Daily Archives: September 19, 2011
How To Wrestle- Basic Wrestling Nutrition
Here is a nice article I discovered that gives a basic rundown for new Wrestlers just getting started in High School Wrestling and want to get a handle on nutrition.
The Balancing Act Known As Wrestling Nutrition
Wrestling is among the few sports that hold no bias against the size of men competing in it. Any man of any height and weight can compete in wrestling. Wrestling demands stamina, concentration, nimbleness and sheer wit in order for an individual to excellently compete in it.
However, wrestlers have the perception that they do battle more advantageously if their body weight levels are low. Prohibited weight loss techniques abound in wrestling circuits such as crash dieting, use of laxatives, and consumption of diuretic agents. These methods often result in poor performance, dehydration, heart illness and even death.
Reconciling the need for low body weight and the necessity of peak performance isn’t an easy task. Wrestlers often use food supplements that proliferate in health shops and markets. The problem is many of these supplements aren’t proven to deliver the results promised. So how can wrestlers control their weight to a minimum and still sustain top performance?
Wrestlers should know that there are only two scientifically accurate means of achieving the best physical condition. The first is dedicated practice. The second, and the more important one, is implementing the right nutritional plan.
A wrestler should determine the number of calories his body requires; this number will be the basis of the amount of food to be eaten. It is imperative that the caloric intake should be balanced between three sources namely: proteins, carbohydrates, and fats.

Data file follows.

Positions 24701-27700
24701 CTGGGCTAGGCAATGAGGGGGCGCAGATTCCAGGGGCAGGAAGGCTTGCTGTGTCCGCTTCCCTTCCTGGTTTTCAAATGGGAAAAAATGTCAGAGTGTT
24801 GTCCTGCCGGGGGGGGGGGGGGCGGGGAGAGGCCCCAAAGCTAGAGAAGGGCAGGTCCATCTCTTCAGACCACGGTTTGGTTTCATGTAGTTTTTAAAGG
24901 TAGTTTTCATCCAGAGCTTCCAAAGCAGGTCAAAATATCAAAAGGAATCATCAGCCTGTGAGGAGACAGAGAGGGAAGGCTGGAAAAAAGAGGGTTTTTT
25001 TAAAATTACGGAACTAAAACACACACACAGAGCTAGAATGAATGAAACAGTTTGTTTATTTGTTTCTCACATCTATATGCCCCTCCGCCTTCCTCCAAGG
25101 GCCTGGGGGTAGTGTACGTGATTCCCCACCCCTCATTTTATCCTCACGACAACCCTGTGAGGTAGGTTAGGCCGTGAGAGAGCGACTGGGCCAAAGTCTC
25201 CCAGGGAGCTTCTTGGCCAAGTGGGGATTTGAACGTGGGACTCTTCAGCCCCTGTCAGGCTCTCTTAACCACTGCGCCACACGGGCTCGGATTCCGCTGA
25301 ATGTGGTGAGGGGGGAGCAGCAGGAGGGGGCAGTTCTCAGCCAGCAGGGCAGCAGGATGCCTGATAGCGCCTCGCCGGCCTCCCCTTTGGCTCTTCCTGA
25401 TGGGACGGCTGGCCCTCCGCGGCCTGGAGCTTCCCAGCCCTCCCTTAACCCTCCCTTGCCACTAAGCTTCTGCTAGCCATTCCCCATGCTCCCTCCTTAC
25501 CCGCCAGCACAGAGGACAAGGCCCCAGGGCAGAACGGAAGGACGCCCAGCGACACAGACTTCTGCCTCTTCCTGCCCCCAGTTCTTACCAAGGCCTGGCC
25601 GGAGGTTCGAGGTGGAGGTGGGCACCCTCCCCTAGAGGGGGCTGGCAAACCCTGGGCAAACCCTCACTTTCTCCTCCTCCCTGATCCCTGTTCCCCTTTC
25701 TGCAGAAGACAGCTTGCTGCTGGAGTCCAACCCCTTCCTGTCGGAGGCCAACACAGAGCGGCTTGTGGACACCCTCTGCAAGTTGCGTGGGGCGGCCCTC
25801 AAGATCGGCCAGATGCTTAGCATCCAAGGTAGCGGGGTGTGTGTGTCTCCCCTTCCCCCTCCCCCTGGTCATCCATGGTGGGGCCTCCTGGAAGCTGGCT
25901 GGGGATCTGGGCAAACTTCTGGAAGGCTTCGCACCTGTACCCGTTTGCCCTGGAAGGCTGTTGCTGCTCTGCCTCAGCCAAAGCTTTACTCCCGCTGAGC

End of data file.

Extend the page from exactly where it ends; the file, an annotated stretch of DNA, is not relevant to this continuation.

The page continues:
These three nutrient sources play a pivotal role in putting the wrestler in his peak performance level. Many would focus only on the proteins and carbohydrates. They fail to realize that fats are a great source of energy as well; totally discarding fat in one’s diet can seriously damage performance level and other physical functions.
A wrestler’s nutrition program should include a lot of carbohydrates to sustain energy. Carbohydrates can be found in foods that have starch as well as fruits and vegetables. A controlled amount of protein is needed to build muscles; it is abundant in meats, soybeans, and dairy products. A moderate amount of fat helps coordinate body functions and carry nutrients to the tissues.
To top these nutrient sources, a wrestler should drink plenty of fluids. Keeping the body well hydrated is essential in repairing damaged muscles and preventing muscular injuries. Fresh fruit juices are great for holding off dehydration and sports drinks are excellent sources of electrolytes. Electrolytes are responsible for carrying electrical charges to the tissue cells; hence, keeping a wrestler alert.